This tension about America’s changing demographics runs through the current political conversation, often vividly. But that latter frame in particular, while a commonly used one, is perhaps uniquely misleading when it clearly limits racial demographics to, for many Americans, anything but.
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Let me preface this conversation by noting that I explore this topic at length in my book, considering how power will change in future decades. There are many nuances to this topic that are difficult to capture within the confines of a news article, but it is something to consider when the opportunity presents itself.
Such an opportunity emerged this week in an analysis previously conducted by the Kaiser Family Foundation KFF. KFF looked at Census Bureau data on race and found a fascinating aspect of Hispanic racial identity: While most Hispanics identified as white in 2010, only a small fraction did in 2021.
You can see that change below.
It can be confusing for people who don’t keep track of such things closely. Isn’t his race “Hispanic”? Well, no. The government has recognized Hispanic since the 1970s Ethnicity, meaning you are white and Hispanic, for example, or black and non-Hispanic. (The Biden administration plans to change this system, which is worth noting.) So we have data on the racial divide among Hispanics.
But why the change since 2010? Mostly because the Census Bureau has changed how it records race.
“[R]Sophisticated revisions to how the Census and other national surveys ask about race and ethnicity within existing standards have led to an increase in population diversity,” write KFF’s Samantha Artiga and Drishti Pillai, “mostly due to increases in the shares of people of other races or multiracial, particularly in the Hispanic population.
The change among Hispanics was particularly dramatic, but similar changes occurred with Americans as a whole. For example, in 2010, more Americans identified themselves as “white only” than identified as “white and other races.” But thanks largely to the revisions mentioned above, most US residents now use the latter description. (The central shift is quite simple: the bureau captures how people describe their own ethnic background.)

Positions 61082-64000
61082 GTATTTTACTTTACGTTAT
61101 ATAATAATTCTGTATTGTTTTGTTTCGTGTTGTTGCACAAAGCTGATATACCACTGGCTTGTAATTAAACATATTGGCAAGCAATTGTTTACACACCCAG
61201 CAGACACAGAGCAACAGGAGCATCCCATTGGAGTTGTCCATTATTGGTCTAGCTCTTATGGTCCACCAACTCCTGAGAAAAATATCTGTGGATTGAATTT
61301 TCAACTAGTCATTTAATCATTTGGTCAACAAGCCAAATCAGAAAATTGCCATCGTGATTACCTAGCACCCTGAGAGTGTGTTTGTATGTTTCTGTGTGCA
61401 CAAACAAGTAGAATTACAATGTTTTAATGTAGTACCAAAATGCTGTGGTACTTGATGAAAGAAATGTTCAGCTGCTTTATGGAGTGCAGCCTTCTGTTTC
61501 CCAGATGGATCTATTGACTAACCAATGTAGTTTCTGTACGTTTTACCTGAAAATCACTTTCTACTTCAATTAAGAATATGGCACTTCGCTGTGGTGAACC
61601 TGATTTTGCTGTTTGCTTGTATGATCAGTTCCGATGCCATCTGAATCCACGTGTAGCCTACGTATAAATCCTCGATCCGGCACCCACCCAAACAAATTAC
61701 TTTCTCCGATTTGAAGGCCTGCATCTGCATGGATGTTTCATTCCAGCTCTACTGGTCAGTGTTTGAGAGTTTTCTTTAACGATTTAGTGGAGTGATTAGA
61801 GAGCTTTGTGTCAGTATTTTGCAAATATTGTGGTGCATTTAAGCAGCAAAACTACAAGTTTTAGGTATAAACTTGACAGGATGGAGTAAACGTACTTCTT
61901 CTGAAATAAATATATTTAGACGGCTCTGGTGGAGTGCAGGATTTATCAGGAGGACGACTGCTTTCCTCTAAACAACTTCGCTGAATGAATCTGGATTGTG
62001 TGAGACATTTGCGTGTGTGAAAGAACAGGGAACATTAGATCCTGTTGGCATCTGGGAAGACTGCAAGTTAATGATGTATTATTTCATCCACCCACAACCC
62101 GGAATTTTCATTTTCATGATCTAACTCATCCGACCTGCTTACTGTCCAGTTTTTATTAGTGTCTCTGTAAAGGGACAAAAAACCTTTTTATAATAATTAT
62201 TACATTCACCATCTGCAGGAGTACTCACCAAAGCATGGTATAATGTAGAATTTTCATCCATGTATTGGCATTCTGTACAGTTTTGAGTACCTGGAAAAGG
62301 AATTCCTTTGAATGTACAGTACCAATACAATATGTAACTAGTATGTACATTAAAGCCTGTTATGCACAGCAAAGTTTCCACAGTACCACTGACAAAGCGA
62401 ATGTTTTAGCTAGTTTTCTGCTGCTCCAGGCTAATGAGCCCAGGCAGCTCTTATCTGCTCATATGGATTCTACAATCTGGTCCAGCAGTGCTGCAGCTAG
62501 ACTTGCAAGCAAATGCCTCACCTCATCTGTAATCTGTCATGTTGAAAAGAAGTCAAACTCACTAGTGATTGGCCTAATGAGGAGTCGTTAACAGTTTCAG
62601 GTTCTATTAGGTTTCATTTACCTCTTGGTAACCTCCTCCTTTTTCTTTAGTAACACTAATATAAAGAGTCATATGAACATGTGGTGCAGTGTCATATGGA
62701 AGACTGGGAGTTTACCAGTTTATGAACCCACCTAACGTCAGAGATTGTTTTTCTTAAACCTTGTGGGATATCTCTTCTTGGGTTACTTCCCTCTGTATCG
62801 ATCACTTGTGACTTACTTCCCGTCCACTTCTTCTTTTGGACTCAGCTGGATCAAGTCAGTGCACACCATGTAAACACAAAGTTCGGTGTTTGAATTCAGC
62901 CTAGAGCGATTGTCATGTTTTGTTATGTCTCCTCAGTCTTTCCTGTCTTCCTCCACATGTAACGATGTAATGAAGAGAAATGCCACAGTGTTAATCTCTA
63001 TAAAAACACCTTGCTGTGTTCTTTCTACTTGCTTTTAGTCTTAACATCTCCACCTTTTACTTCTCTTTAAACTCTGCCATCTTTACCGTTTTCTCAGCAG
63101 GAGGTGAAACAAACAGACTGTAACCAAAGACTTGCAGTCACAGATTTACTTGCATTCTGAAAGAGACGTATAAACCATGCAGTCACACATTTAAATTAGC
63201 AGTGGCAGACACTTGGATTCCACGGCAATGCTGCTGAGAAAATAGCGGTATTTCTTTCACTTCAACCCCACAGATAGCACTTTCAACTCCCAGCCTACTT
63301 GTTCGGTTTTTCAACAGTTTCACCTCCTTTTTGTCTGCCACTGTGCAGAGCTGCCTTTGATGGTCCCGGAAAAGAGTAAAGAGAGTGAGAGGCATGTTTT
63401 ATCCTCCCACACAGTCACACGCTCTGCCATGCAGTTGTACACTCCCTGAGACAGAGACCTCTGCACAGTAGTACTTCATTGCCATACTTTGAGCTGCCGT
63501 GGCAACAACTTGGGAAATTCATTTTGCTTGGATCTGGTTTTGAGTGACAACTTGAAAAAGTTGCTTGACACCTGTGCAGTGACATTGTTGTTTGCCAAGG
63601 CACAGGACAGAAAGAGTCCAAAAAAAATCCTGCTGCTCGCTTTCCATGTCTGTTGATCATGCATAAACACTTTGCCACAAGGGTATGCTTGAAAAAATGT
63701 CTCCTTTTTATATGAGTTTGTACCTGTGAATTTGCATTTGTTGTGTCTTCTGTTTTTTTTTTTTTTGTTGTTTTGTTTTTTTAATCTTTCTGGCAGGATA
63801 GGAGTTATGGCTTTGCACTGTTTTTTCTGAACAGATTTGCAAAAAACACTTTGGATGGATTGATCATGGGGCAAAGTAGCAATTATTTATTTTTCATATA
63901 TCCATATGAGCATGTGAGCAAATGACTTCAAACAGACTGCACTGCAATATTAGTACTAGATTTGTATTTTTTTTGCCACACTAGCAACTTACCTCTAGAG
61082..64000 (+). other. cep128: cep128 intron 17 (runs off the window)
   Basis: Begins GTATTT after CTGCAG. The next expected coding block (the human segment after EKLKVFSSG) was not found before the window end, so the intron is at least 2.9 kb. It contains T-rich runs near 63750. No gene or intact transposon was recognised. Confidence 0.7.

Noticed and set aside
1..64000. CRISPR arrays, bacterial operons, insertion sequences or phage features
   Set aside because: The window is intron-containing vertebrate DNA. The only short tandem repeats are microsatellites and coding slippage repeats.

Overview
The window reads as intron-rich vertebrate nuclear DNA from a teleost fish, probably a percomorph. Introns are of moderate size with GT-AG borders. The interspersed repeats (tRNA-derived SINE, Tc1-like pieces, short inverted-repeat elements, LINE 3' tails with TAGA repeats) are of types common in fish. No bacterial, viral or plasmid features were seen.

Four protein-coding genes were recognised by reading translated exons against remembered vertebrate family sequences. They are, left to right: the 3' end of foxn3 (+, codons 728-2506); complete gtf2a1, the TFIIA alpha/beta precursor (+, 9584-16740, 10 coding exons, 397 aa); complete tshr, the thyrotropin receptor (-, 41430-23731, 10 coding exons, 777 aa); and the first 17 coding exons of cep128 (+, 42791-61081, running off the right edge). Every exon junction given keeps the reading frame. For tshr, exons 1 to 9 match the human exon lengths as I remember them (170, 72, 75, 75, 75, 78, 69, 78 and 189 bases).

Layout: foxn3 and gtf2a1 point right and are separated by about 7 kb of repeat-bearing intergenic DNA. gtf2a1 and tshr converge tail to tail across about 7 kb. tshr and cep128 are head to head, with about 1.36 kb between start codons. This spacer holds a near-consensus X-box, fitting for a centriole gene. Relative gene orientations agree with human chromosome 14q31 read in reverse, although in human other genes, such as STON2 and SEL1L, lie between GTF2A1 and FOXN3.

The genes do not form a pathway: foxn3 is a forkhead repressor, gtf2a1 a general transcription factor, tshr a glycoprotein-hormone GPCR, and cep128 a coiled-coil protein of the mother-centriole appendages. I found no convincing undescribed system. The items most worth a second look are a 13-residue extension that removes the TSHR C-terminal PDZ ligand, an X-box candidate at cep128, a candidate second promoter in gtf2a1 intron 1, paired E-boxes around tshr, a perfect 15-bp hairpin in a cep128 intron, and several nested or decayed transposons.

Nationally and in every state, the number of residents identifying as “white and some other race” increased from 2010 to 2020, often doubling. The number of residents who identify as “white only” has decreased in most states.
(In the charts below, those who identify racially as Hispanic are separated into their own group.)
In 2010, “whites and some other races” are generally a small slice of the state’s population. By 2020, it was probably more important. See the increase in gray segments in the charts below. (2010 percentage shown in inner circle; 2020 in outer circle.)
About 6 percent of those who identify as non-Hispanic white identify as white and of at least one other race. This is double the percentage in 2010.
The picture painted here is not of a hard-and-fast white population that is subsumed by growing numbers of Hispanic, black, and Asian Americans. Instead, it is the complexities that exist in ethnic identity that make it difficult to recognize the majority-minority flip, even harder to determine whether such a flip is even egocentrically useful.
In Myers and Levy’s research, incidentally, respondents were given a third iteration of the discussion of changing diversity: explaining a permanent white majority by including people with mixed-race backgrounds as white. It’s a framework that causes the least anger and anxiety — especially among white Republicans.